Recently, I was involved in a motor vehicle collision which left me with multiple fractures, including my knee and wrist. At the same time, I was looking forward to seeing the Marvel movie INFINITY WAR. Since the film's featured prop was literally a gauntlet, and I was already wearing a cast, perhaps there was a way I could still get in a little cosplay.
However, since I only had one working hand, I would need a simple project, which I could make with just materials I already had, and do it literally one-handed.
Thus, the INFINITY GAUNTLET CAST COVER was born.
Step 1: Tools and Materials
For this project, I used pretty basic materials I had around. I'm a bit of a tinkerer, so I had what I needed. You might need a run to the craft store.
- Craft Foam (Yellow)
- Self-adhesive hook-and-loop fastener (Velcro)
- Plastic gemstones, assorted colors (I had some from the Princess Castle Bed project...)
- Jumbo white LED
- 3V lithium coin battery
- Momentary-On button or switch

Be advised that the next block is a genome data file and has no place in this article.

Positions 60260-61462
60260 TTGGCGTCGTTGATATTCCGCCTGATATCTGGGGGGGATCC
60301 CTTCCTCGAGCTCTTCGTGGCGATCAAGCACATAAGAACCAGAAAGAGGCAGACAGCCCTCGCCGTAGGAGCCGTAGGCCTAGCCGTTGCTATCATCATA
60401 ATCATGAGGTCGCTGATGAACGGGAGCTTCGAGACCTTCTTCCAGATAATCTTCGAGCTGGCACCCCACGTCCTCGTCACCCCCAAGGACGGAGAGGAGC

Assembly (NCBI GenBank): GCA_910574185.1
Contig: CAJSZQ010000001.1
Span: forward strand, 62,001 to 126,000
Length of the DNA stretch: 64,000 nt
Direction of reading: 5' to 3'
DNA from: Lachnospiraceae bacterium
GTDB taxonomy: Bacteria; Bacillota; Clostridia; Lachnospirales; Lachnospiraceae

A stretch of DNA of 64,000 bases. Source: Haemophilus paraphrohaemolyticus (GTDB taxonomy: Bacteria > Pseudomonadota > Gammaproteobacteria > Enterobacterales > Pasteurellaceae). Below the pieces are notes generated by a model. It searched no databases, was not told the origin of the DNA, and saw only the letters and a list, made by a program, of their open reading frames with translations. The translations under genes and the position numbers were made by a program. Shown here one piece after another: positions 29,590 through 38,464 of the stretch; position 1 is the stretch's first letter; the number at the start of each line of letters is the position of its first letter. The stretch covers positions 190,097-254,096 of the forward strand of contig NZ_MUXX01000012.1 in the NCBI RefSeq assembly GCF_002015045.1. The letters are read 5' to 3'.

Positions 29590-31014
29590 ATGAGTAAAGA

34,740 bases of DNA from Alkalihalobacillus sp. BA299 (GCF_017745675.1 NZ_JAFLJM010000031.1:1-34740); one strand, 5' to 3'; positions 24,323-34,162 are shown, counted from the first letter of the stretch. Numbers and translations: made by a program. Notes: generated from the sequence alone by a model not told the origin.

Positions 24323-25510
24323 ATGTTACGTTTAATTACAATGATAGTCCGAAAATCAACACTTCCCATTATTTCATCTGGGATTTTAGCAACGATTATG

Only very simple tools were needed:
- Hots glue gun and glue stick (rubber cement would also work well)
- Razor knife
- Pen or marker
Step 2: Knuckles and Upper Section
My arm in a cast is a compound shape. To make the cover fit well, while still being simple, I designed it in two pieces. The first was the upper part covering my knuckles. This is also where the "Infinity Stones" would go.
I cut a piece of craft foam approximately the width of my hand. I wrapped it around my hand and marked where my thumb would go. I then cut a hole large enough for the thumb, stuck it through, and wrapped the foam the rest of the way around, making sure to include some overlap, then cut the foam to length.